How to Shovel Snow Without the Health Blow
By Dr. Molly Casey
Snow. Some love it, others hate it. If it’s in your life, it’s likely you’ve had to deal with shoveling snow at some point. And for many, that’s a sure trip to the chiropractor the following day. It may be March, but that doesn’t mean the snow days are over.
First things first. If you have access to a snow blower, use it. It will often save you a great deal of physical stress! If you don’t have access to a snow blower, read over the tips below for shoveling as safely as possible and with as few physical ramifications as possible. Of course, let your chiropractor help your body adapt to the stresses of such a workout by getting your back adjusted!
Pick the Right Shovel
Choosing the right shovel for the job takes a little preparation. The length and direction of the handle matter, as well as the weight of the shovel. These elements can work with you or against you in your shoveling process.
- Best options are an adjustable handle or one with a curve/bend in it; this helps decrease bending over and improper weight distribution
- Lighter, plastic weight shovels limit, or decrease, the amount of snow you can move with each motion; such restrictions limit the amount of stress you put on your body (people endanger their health when they unknowingly move too much snow at one time)
At some point in your snow shoveling life, you’ve likely just thrown on a jacket and gloves and bolted out the door with the shovel only to be outside doing hard physical labor for more than an hour. This is not wise, helpful, or fun for your body. Shoveling puts a large physical demand on the body. It’s great exercise and must be treated as such.
- Take 5-10 minutes prior to going outside and move your body; walk, do jumping jacks, or stretch. Get the circulation moving and the muscles warmed up
Little attention is focused on technique yet this is largely what’ll bite folks in the back, if you will.
- Bend your knees and hips not your back
- Try to move snow rather than lifting as much as possible
- Face forward toward the pile of snow you’re picking up/moving from
- Turn your entire body when dumping snow off to another area (do not just turn/twist your back or your hips)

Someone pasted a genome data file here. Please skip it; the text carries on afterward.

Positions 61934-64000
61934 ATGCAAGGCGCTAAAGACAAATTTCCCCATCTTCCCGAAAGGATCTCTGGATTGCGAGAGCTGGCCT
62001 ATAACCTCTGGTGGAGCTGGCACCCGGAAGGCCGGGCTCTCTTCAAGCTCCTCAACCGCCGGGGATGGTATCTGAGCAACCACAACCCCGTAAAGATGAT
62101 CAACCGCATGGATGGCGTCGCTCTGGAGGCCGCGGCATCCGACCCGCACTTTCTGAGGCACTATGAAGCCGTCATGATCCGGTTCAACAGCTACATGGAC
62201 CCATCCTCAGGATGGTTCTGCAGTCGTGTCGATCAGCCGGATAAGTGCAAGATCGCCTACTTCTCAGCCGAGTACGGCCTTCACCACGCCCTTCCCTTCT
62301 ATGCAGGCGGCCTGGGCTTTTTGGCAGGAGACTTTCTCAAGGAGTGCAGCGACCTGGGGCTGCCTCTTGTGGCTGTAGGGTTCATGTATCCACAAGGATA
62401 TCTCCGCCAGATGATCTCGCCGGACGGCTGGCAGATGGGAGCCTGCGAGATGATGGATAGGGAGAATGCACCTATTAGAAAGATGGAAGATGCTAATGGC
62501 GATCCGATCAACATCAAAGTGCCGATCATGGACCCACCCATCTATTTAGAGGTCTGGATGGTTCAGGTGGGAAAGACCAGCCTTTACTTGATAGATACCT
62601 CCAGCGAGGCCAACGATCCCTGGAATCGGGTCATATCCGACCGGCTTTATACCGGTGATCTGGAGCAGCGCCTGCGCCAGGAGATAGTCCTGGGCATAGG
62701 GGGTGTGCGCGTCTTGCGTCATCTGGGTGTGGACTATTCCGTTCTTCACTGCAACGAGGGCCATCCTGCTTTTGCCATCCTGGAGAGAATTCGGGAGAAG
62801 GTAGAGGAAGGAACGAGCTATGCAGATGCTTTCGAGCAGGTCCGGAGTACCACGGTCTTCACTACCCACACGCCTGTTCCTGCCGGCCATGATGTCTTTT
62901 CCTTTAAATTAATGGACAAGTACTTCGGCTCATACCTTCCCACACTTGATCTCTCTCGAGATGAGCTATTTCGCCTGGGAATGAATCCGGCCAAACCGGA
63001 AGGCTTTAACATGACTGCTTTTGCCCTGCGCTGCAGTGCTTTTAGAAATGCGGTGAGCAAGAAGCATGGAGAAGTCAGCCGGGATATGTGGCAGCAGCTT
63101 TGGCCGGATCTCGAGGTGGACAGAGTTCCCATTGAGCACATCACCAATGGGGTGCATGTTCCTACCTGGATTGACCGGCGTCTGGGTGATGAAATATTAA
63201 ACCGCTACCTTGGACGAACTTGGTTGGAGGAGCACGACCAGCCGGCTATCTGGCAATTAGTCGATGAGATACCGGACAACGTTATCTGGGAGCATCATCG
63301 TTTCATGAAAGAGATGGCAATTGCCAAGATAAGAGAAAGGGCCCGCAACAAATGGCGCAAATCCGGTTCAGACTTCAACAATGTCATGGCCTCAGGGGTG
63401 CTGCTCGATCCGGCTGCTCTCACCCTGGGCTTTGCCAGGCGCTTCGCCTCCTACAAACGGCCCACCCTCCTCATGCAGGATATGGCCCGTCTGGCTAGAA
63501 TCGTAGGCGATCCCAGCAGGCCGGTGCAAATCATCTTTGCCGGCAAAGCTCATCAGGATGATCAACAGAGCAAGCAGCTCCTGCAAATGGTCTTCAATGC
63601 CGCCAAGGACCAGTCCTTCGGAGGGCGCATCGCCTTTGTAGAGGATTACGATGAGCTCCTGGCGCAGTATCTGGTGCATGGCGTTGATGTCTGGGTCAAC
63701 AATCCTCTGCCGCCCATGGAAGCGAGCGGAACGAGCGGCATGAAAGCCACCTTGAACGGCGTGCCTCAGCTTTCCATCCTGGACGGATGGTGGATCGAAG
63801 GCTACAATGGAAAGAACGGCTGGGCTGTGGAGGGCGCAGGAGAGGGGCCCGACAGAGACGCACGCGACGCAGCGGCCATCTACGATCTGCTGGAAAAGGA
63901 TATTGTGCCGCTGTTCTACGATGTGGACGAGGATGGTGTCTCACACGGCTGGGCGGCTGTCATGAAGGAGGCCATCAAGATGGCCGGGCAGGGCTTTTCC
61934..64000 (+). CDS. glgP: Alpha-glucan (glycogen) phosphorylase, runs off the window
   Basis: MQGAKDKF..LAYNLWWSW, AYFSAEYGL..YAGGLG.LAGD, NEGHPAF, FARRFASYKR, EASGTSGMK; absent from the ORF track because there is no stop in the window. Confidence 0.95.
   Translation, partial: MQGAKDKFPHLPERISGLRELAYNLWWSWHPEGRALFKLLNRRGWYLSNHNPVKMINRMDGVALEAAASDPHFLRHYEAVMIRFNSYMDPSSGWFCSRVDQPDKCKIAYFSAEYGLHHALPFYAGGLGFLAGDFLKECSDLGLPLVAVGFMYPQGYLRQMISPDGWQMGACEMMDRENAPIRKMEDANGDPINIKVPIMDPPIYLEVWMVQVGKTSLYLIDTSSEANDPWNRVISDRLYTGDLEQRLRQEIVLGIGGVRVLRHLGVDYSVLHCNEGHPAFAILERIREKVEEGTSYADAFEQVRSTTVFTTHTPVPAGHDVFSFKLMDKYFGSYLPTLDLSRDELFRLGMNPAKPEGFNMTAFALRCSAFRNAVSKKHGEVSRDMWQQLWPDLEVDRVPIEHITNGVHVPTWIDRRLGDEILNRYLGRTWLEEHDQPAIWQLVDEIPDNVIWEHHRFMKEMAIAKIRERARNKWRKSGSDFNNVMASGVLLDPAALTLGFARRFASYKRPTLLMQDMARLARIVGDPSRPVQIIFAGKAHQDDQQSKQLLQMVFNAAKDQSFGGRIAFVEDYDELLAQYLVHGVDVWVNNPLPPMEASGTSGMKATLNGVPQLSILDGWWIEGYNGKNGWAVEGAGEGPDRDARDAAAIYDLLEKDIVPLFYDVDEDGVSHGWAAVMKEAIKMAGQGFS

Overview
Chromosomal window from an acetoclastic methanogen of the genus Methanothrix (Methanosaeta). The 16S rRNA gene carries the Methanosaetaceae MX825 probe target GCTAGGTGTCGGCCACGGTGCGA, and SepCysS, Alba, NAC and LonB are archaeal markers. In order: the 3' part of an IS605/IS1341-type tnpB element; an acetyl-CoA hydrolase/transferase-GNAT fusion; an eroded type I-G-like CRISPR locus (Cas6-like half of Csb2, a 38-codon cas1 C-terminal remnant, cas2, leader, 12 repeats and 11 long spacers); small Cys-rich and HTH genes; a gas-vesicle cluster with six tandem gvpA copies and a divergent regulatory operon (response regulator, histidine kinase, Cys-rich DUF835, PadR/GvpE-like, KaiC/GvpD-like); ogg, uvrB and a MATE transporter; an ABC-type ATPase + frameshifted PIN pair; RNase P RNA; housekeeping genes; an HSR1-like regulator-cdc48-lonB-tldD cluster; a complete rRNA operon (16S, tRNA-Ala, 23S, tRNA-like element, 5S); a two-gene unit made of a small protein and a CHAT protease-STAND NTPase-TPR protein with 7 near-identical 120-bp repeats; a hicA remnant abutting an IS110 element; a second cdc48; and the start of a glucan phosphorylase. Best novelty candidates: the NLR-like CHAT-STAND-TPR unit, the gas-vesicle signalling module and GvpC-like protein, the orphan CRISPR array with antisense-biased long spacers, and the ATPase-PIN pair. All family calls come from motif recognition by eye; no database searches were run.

- While lifting, have one hand as close as possible to the snow bucket/blade and keep it as close to your body as possible
Watch the Time
Be aware of the time and take breaks. It’s easy to get entirely caught up in simply finishing the job and grinding straight through the task. This isn’t the healthiest approach.
- Every 15 minutes take a breather
- If it’s a big job, break it into a couple different shifts of shoveling
Regular chiropractic care helps your spine and your body be in the best possible state to maneuver through tasks such as shoveling. A healthier spine is able to endure greater stress, so be sure to get your chiropractic adjustments before and after big bouts of shoveling.
The information, including but not limited to, text, graphics, images and other material contained on this page are for informational purposes only. The purpose of this post is to promote broad consumer understanding and knowledge of various health topics, including but not limited to the benefits of chiropractic care, exercise and nutrition. It is not intended to provide or be a substitute for professional medical advice, diagnosis or treatment. Always seek the advice of your chiropractor, physician or other qualified health care provider with any questions you may have regarding a medical condition or treatment and before undertaking a new health care regimen, and never disregard professional medical advice or delay in seeking it because of something you have read on this page.